Thursday, August 27, 2009

Radiology teaching files for iPhone

Readers who have an iPhone or iTouch, might like to know that the first Radiopaedia Radiology Teaching File is now available for download (free) from the itunes app store. 50 CNS cases comprising 170 images, questions and detailed text. Just search for radiology and you should find it easily enough.

Monday, August 24, 2009

Giant Arachnoid granulation

In the differential diagnosis of masses within the dural sinus it is important to consider dural sinus thrombosis which is potentially dangerous and needs immediate management. Thrombosis usually involves an entire segment of a sinus or multiple sinuses and can extend to cortical veins, whereas arachnoid granulations produce focal, well-defined nodular defects in the sinuses. The key features of giant arachnoid granulations are non-enhancing granules with central linear enhancement and surrounding enhancing flowing blood on contrast-enhanced MR . Refered for second opinion- Teleradiology Providers

Ecchordosis Physaliphora-MRI & CT

Ecchordosis physaliphora is a rare congenital, benign, hamartomatous, retroclival mass derived from notochordal tissue that is typically located intradurally in the prepontine cistern. Ecchordosis physaliphora is usually asymptomatic. In rare cases, ecchordosis physaliphora can be symptomatic due to tumor expansion and compression of the surrounding structures and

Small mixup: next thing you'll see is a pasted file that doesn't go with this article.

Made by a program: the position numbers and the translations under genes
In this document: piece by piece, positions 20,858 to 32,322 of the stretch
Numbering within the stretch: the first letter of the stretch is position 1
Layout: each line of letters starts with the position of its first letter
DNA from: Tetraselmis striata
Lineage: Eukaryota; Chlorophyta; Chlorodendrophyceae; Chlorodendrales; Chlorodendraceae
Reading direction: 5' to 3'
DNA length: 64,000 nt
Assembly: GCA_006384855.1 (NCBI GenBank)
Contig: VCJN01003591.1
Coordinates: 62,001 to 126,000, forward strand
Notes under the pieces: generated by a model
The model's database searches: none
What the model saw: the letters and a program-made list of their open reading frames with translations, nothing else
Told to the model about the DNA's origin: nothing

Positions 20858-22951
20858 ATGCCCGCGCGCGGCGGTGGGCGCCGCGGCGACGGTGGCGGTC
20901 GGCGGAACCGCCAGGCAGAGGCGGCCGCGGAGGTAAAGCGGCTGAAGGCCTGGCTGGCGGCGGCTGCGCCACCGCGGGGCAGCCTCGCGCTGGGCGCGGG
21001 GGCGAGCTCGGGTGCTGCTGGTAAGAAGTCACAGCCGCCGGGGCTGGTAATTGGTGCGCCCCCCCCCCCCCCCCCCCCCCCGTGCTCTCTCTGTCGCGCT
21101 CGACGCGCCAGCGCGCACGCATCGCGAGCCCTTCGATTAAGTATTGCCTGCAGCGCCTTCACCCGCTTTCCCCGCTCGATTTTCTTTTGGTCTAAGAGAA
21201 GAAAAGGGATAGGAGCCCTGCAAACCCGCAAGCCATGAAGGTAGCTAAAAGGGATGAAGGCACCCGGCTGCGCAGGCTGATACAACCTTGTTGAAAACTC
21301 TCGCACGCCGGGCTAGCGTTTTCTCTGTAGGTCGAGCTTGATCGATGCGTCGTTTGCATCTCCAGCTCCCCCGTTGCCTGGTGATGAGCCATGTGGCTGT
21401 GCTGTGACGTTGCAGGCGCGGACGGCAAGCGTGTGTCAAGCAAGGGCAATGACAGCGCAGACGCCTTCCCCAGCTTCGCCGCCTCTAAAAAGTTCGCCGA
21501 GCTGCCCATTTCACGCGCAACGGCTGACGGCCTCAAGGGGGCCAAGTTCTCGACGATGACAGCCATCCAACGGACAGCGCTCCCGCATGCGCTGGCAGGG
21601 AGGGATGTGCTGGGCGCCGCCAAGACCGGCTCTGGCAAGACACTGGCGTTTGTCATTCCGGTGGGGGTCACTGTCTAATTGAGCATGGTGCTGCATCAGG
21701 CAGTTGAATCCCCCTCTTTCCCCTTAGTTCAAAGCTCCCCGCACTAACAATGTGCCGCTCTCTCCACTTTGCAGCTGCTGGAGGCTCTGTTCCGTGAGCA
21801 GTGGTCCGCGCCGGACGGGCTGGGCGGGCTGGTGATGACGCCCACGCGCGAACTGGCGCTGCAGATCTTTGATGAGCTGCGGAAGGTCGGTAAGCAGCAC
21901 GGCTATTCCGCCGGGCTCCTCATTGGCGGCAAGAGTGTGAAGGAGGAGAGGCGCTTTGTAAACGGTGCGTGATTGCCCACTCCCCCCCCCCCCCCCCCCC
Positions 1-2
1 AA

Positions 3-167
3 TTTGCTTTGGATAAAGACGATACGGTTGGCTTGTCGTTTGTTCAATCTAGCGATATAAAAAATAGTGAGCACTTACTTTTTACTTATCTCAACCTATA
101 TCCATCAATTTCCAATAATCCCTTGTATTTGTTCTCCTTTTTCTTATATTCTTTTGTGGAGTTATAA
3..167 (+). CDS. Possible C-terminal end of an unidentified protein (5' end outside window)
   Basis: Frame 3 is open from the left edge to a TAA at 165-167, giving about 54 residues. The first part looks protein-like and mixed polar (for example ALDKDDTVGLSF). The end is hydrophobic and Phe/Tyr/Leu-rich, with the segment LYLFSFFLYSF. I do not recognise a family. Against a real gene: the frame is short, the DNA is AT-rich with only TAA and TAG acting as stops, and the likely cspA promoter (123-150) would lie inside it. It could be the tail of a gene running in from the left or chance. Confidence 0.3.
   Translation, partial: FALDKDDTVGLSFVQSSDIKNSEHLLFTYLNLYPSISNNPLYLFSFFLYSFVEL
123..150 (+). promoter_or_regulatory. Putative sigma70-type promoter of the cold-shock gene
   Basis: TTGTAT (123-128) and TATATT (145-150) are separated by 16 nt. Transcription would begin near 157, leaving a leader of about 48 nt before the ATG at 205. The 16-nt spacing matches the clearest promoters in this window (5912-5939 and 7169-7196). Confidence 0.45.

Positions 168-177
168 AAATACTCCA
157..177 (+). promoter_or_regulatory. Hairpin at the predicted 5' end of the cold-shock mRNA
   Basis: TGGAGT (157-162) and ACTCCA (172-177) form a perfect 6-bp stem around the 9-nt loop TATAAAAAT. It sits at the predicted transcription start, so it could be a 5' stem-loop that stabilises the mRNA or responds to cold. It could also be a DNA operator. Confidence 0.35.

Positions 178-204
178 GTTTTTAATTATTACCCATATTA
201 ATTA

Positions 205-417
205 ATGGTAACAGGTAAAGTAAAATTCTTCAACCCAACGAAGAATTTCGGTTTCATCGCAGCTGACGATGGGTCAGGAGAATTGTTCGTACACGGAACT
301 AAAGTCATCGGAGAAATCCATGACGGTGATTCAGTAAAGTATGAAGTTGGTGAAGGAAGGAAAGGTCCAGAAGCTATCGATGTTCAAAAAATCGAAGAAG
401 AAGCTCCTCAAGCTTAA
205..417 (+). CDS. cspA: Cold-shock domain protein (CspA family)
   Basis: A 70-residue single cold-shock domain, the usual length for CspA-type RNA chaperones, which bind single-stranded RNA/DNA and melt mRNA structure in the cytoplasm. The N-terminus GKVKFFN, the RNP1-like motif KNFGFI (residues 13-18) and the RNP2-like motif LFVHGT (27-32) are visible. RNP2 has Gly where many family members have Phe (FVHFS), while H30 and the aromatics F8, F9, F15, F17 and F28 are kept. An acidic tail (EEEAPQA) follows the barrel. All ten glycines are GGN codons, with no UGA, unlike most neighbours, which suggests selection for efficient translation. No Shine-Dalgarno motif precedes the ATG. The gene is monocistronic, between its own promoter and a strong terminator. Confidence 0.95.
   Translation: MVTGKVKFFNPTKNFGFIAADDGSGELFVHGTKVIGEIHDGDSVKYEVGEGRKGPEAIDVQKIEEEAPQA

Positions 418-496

extratumoral hemorrhage. Only one previous case of such a lesion with associated bleed is described in Turkish Neurosurgery 2009, Vol: 19, No: 3, 293-296. The differential diagnosis of EP also includes chordoma, dermoid, epidermoid, arachnoid cysts and partially thrombosed vertebrobasilar aneurysm. When a retroclival mass is established on MRI, any associated osseous stalk should be evaluated on thin-section CT as in our case which is classical for the diagnosis of Ecchordosis Physaliphora. This is 30 year old female with T1 and T2 hyperintense lesion in prepontine and retroclival region on MRI with no significant enhancement
Reported by Teleradiology Providers

Thursday, August 20, 2009

Paraspinal Tuberculosis-MRI

Note the collection in the left paraspinal region with involvement of the facet joint, with extension via the neural canal into the epidural space.